He explained that he researched groups that help veterans and found that the nonprofit was giving back 100 percent of its proceeds to assist veterans, noting that it is currently 85 percent but efforts are underway to raise the giveback percentage.
Special Forces operators Magnus Johnson and Mike Kissel, and Infantryman Brad Hubbard have either battled PTSD and traumatic brain injury themselves or have friends who took their own lives, so they founded Mission 22 in 2012. Their mission to raise awareness, enlist support, and end veteran suicide in America.
The U.S. Department of Veterans Affairs defines PTSD as a mental health problem that some people develop after experiencing or witnessing a life-threatening event, like combat, a natural disaster, a car accident, or sexual assault.
According to the Mayo Clinic, PTSD may manifest itself shortly after a traumatic event, but sometimes symptoms may not appear for years after the event. Symptoms include “intrusive memories, avoidance, negative changes in thinking and mood, and changes in physical and emotional reactions.”
Mullin served stateside with the navy from 1970-1974 as a jet aircraft mechanic. His PTSD was caused by the treatment he endured from civilians as a member of the military during the Vietnam War and from his volunteer work with an underwater recovery team that involved retrieving bodies of victims of marine accidents in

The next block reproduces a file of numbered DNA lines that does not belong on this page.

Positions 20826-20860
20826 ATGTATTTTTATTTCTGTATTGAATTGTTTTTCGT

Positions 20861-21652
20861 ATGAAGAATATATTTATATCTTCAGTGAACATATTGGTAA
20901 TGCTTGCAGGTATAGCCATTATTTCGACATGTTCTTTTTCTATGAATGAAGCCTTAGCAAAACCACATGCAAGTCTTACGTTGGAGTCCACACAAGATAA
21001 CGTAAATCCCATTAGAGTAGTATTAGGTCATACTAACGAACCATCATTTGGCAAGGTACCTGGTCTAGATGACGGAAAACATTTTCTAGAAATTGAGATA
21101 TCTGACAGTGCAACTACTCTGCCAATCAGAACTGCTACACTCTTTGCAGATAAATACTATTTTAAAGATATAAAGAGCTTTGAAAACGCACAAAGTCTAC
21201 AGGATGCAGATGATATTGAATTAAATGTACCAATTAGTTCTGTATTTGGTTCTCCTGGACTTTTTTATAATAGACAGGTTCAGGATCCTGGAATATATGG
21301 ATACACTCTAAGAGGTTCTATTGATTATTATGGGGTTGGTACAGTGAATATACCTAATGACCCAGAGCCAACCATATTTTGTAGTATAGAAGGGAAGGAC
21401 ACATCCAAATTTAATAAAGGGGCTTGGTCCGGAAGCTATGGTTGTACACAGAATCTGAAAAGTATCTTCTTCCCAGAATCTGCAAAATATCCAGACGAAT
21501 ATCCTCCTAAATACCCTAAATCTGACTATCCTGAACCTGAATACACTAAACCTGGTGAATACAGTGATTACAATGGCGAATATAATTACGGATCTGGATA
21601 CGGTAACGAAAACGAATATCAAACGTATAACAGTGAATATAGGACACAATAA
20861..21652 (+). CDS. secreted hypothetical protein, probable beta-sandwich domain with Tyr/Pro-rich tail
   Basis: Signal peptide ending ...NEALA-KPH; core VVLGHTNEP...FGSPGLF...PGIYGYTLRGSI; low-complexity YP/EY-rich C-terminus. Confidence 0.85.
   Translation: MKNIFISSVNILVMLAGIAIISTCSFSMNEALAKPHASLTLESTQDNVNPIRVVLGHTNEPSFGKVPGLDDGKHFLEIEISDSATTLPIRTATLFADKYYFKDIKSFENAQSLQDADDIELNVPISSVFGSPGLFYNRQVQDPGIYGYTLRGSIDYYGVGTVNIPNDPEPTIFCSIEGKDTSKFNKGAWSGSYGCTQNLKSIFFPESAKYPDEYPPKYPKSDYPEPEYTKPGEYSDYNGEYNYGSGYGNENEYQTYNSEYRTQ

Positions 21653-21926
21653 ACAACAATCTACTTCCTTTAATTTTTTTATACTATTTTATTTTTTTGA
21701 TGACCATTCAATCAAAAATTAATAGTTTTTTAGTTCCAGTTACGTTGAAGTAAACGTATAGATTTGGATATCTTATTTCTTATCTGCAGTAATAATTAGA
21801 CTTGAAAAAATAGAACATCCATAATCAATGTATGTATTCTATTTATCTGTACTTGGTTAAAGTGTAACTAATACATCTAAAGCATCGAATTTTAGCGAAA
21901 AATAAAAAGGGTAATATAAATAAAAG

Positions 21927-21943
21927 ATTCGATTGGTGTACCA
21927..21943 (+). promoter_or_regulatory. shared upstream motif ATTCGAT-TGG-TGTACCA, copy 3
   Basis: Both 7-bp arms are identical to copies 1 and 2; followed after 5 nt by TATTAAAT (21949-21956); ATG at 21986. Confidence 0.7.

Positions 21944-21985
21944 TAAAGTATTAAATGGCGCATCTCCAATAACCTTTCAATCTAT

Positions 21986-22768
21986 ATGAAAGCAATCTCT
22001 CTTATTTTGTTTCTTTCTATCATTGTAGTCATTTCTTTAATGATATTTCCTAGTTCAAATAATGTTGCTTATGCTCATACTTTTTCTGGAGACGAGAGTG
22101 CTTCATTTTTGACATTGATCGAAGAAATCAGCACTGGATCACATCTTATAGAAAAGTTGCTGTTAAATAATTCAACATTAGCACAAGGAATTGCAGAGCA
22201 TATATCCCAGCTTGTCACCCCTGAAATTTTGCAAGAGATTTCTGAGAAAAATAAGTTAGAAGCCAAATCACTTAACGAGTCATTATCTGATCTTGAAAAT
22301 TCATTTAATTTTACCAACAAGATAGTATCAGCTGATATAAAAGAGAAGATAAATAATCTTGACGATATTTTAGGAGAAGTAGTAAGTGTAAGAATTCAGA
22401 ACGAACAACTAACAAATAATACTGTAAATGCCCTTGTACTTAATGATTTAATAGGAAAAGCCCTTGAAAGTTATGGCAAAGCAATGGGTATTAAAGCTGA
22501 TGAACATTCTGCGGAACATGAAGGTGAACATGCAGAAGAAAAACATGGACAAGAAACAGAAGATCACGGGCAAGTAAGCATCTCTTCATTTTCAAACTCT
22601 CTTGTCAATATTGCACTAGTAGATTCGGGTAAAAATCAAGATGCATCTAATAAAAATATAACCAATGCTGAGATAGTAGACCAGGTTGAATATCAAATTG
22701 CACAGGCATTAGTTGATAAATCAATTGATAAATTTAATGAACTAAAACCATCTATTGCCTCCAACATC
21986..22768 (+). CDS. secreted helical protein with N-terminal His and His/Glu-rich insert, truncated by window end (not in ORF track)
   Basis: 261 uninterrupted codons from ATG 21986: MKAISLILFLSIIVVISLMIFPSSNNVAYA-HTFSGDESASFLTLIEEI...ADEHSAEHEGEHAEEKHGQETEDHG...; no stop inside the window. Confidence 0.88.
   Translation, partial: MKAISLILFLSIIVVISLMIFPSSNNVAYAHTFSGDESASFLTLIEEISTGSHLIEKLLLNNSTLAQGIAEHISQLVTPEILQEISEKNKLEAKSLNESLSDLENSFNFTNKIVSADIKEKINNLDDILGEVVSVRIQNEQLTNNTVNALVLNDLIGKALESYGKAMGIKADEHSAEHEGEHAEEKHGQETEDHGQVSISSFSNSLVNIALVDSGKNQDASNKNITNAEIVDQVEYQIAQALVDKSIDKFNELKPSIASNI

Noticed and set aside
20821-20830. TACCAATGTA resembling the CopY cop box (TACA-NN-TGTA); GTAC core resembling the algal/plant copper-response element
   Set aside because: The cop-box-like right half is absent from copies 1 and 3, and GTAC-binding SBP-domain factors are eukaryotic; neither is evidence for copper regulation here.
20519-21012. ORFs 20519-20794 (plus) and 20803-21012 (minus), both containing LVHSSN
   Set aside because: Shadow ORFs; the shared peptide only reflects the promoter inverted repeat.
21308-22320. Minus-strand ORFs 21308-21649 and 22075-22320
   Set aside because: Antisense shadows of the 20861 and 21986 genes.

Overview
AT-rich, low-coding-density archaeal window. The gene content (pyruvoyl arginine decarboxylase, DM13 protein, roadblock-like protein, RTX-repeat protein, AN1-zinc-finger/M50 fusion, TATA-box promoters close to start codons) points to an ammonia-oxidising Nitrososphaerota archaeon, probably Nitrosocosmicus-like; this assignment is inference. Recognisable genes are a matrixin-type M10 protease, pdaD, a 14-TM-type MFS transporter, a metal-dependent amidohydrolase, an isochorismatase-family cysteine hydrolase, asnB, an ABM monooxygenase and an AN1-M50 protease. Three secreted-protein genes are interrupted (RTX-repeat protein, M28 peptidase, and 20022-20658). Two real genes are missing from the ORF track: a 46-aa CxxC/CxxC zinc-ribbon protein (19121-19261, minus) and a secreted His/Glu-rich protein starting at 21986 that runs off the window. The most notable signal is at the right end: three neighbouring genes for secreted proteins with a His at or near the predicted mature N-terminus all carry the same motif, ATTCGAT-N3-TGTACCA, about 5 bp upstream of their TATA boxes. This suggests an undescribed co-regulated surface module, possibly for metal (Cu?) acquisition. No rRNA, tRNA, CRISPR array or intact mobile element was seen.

Massachusetts. An accumulation of events took their toll.
“You have to disassociate yourself from death,” he said, explaining that he has had trouble tapping normal emotions. Although gainfully employed until retirement, Mullin said that when PTSD is manifesting itself, he may become agitated, depressed, uncomfortable in crowds and unable to sleep.
The veteran was reared in Virginia Beach, Va. and has spent most of his life near and on the water. “I started out being a surfer,” he noted.
After serving a hitch in the navy, Mullin earned a bachelor’s degree in electrical engineering at Northeastern University in Boston, Mass. and picked up a Master of Business Administration through University of Phoenix. He worked 30 years as an electrical engineer and recently moved to Wylie to be near his daughter.